This week's book giveaway is in the OCMJEA forum. We're giving away four copies of OCM Java EE 6 Enterprise Architect Exam Guide and have Paul Allen & Joseph Bambara on-line! See this thread for details.
As a bit of background, Kathy and I are always doing metacognitive reasearch. In other words we're always learning about learning. Our overarching goal is to create better learning experiences, so for example our Head First books are an example of experiments we're doing to try to create better learning books.
We're reading a book called "Punished by Rewards", by Alfie Kohn. In it, he cites a recent study in which student's memories of passages of text were measured.
Two factors were compared:
- How intersted the students were in a topic - How readable the passage was
The results of the study were that the student's interest or motivation was 30 TIMES more important than the clarity of the writing in overall retention.
Wow! Seems like we could all afford to focus a bit more on motivation!
Spot false dilemmas now, ask me how!
(If you're not on the edge, you're taking up too much room.)
This does not surprise me. As a student and a teacher, I think desire to learn is the most important factor. I've had very gifted students fall behind very un-gifted but driven students when I was teaching ballet. It never ceased to amaze me when I saw a student transform herself by a supreme act of will, and piss me off when a promising student turned out to be a flake. Now the question looms; how does one motivate the un-motivated? Should one bother to try?
Joined: Oct 14, 2002
There are probably lots of ways to work on getting learners motivated. We do something we call "why? who cares? so what?" it's a little dialog we use when we're trying to get to the heart of why the learner should care about a topic. If the skeptic keeps asking "why?" about a valid topic then eventually you'll be reduced to saying "because if you don't do X you'll have less sex". At that point we think we've gone one or two steps too far, and we use an earlier "why" answer as motivation.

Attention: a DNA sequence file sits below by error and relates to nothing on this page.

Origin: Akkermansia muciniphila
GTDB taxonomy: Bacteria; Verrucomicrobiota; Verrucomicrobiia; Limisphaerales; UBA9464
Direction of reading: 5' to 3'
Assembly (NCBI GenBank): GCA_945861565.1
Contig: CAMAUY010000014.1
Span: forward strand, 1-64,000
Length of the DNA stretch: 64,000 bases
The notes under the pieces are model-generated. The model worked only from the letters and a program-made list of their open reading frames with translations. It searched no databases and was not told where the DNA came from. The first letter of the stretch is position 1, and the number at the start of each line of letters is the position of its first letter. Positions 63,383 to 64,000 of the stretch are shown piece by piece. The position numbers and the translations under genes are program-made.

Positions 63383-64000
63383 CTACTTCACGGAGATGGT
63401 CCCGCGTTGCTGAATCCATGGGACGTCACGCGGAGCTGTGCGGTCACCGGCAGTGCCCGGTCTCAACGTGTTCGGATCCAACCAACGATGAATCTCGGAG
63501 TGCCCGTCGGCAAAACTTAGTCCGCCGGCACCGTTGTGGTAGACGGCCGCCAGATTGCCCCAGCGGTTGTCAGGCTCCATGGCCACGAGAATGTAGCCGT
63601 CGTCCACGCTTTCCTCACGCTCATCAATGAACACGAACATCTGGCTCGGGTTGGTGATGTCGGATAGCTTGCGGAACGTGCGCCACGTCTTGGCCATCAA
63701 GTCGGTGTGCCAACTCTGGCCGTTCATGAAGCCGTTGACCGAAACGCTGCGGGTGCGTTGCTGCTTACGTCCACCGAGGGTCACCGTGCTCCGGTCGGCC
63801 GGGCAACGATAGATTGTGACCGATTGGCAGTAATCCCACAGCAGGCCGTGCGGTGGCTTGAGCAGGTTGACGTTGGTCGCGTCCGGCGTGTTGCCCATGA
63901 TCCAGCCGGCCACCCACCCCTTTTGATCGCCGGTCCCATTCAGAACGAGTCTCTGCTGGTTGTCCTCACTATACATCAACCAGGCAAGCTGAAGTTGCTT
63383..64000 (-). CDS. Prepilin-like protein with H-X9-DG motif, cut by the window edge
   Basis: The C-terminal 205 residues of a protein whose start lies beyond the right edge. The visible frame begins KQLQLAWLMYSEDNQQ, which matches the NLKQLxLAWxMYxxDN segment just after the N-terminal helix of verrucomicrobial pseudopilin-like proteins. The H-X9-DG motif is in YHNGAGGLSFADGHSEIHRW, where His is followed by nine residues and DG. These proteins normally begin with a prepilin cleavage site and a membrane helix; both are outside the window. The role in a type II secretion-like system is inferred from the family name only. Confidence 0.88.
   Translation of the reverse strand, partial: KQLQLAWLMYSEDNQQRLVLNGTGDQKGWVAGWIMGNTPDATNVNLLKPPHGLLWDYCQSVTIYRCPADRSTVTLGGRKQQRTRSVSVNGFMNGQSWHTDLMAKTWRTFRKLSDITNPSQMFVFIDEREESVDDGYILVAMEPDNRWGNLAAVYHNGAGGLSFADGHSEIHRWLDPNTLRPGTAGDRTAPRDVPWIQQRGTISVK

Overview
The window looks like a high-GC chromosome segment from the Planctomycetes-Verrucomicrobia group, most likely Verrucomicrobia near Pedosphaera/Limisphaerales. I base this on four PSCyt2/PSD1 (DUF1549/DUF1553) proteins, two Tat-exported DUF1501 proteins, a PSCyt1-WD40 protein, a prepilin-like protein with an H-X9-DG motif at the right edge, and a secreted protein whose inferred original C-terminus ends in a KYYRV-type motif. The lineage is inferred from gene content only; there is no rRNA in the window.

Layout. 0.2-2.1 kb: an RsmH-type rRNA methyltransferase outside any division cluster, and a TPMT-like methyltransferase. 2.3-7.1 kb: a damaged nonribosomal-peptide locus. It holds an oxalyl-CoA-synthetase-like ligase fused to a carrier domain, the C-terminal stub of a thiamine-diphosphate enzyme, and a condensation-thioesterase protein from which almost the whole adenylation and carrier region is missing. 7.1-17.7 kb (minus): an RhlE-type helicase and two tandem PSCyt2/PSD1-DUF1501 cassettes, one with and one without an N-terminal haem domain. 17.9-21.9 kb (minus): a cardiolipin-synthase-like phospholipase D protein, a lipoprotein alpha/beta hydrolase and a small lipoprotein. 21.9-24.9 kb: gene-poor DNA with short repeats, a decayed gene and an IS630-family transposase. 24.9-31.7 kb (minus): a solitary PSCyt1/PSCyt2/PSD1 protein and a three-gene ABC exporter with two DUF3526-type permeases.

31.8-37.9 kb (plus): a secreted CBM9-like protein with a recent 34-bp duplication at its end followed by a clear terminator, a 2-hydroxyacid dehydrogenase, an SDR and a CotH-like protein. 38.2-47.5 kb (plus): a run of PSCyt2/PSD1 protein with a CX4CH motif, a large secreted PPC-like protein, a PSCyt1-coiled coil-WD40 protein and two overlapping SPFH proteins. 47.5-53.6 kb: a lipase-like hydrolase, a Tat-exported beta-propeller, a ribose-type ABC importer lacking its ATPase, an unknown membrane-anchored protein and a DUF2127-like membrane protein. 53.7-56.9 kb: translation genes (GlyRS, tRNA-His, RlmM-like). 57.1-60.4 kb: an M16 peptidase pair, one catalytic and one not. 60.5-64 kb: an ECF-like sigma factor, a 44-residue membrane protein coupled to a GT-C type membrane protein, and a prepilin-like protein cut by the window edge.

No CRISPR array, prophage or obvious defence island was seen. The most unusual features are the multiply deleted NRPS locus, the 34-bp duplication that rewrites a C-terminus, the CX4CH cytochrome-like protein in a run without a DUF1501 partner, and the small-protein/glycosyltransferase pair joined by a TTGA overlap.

We've also always used stories in some form, and that's an area where we're doing a lot more research. We think stories are extremely brain friendly and motivating, and we're trying to refine how we create them and use them.
Now the question looms; how does one motivate the un-motivated? Should one bother to try?
If I remember the book correctly, it's basic premise is that any extrinsic motivation is likely to do more harm than good.
The soul is dyed the color of its thoughts. Think only on those things that are in line with your principles and can bear the light of day. The content of your character is your choice. Day by day, what you do is who you become. Your integrity is your destiny - it is the light that guides your way. - Heraclitus
Joined: Oct 14, 2002
Right - his contention is that things like gold stars and ataboys set up bad situations.
But people do have self motivation for some things - they like to have fun, they like to be in 'flow' state, they like to play...
It's amazing that so much education is so dead and lifeless, even if it's clearly written or presented, it'll be a huge uphill battle if there's no motivation.
Then there's the distinction between when the mind is motivated and when the brain is motivated. The mind might be motivated to learn Java, the brain probably won't be. After a while, after the brain experiences positive chemical reactions associated with doing Java, it will come to believe that Java is a good thing, but initially the brain will resist learning Java (or anything else dry and technical).
We've got a bunch of things we do to get motivation going, but i'm interested in hearing what you guys do.
Joined: Mar 15, 2001
I think tapping into basic instinct is key. In the grand scheme of things, it really hasn't been that long since human beings as a species were living in a very primal way. I don't think our brains have evolved as quickly as our life-style. But then, I never had a great deal of success motivating students who just didn't seem to care much. Those who did care but didn't think they could do it were easy. Get them past worrying about looking foolish, and getting them to take chances was just a matter of figuring out how to get under their skin. I think true lack of motivation is beyond redemption.
When I worked as teacher, I tried to reach an atmosphere, where any question was allowed, because I recognized pupils often carry too much fear to show weakness, which stops them asking questions. That is sometimes hard to reach.
I like to let them do much work on themself, because I believe small successes are a very good motivation.